|Oracle8i Data Warehousing Guide
Release 2 (8.1.6)
Part Number A76994-01
This chapter provides an overview of the Oracle implementation of data warehousing. Its sections include:
Note that this book is meant as a supplement to standard texts covering data warehousing, and is not meant to reproduce in detail material of a general nature. This book, therefore, focuses on Oracle-specific material. Two standard texts of a general nature are:
A data warehouse is a relational database that is designed for query and analysis rather than transaction processing. It usually contains historical data that is derived from transaction data, but it can include data from other sources. It separates analysis workload from transaction workload and enables an organization to consolidate data from several sources.
In addition to a relational database, a data warehouse environment often consists of an Extraction, Transportation, and Transformation (ETT) solution, an online analytical processing (OLAP) engine, client analysis tools, and other applications that manage the process of gathering data and delivering it to business users. See Chapter 10, "ETT Overview", for further information regarding the ETT process.
A common way of introducing data warehousing is to refer to Inmon's characteristics of a data warehouse, who says that they are:
Data warehouses are designed to help you analyze your data. For example, you might want to learn more about your company's sales data. To do this, you could build a warehouse concentrating on sales. In this warehouse, you could answer questions like "Who was our best customer for this item last year?" This kind of focus on a topic, sales in this case, is what is meant by subject oriented.
Integration is closely related to subject orientation. Data warehouses need to have the data from disparate sources put into a consistent format. This means that naming conflicts have to be resolved and problems like data being in different units of measure must be resolved.
Nonvolatile means that the data should not change once entered into the warehouse. This is logical because the purpose of a warehouse is to analyze what has occurred.
Most business analysis requires analyzing trends. Because of this, analysts tend to need large amounts of data. This is very much in contrast to OLTP systems, where performance requirements demand that historical data be moved to an archive.
Figure 1-1 illustrates some of the key differences between a data warehouse's model and an OLTP system's.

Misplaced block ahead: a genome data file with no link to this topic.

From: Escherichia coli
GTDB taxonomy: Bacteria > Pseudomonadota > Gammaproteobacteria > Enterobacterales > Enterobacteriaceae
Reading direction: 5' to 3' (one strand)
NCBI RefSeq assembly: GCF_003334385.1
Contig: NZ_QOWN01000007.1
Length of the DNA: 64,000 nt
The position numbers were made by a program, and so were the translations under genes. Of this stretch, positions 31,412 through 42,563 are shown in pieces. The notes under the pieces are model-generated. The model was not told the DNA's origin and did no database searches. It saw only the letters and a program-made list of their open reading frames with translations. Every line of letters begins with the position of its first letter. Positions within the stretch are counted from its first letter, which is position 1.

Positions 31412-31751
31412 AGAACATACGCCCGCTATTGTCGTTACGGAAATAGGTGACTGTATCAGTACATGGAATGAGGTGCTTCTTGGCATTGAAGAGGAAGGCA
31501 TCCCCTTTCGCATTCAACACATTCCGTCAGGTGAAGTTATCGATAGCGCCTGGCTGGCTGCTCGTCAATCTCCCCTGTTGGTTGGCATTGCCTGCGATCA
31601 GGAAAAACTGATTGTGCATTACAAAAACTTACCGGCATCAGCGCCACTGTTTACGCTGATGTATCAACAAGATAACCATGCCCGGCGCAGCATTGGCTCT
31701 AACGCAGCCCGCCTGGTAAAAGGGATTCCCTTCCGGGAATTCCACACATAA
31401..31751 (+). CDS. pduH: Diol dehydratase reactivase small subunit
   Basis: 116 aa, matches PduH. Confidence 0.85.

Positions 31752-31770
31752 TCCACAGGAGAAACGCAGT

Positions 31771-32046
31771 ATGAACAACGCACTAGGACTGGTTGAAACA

One major difference between the types of system is that data warehouses are not usually in third-normal form.
Data warehouses and OLTP systems have vastly different requirements. Here are some examples of the notable differences between typical data warehouses and OLTP systems:
Data warehouses are designed to accommodate ad hoc queries. The workload of a data warehouse may not be completely understood in advance, and the data warehouse is optimized to perform well for a wide variety of possible query operations.
OLTP systems support only predefined operations. The application may be specifically tuned or designed to support only these operations.
The data in a data warehouse is updated on a regular basis by the ETT process (often, every night or every week) using bulk data-modification techniques. The end users of a data warehouse do not directly update the data warehouse.
In an OLTP system, end users routinely issue individual data-modification statements in the database. The OLTP database is always up-to-date, and reflects the current state of each business transaction.
Data warehouses often use denormalized or partially denormalized schemas (such as a star schema) to optimize query performance.
OLTP systems often use fully normalized schemas to optimize update/insert/delete performance, and guarantee data consistency.
A typical data warehouse query may scan thousands or millions of rows. For example, "Find the total sales for all customers last month."
A typical OLTP operation may access only a handful of records. For example, "Retrieve the current order for a given customer."
Data warehouses usually store many months or years of historical data. This is to support historical analysis of business data.
OLTP systems usually store only a few weeks' or months' worth of data. The OLTP system only stores as much historical data as is necessary to successfully meet the current transactional requirements.
As you might expect, data warehouses and their architectures can vary depending upon the specifics of each organization's situation. Figure 1-2 shows the most basic architecture for a data warehouse. In it, a data warehouse is fed from one or more source systems, and end users directly access the data warehouse.
Figure 1-3 illustrates a more complex data warehouse environment. In addition to a central database, there is a staging system used to cleanse and integrate data, as well as multiple data marts, which are systems designed for a particular line of business.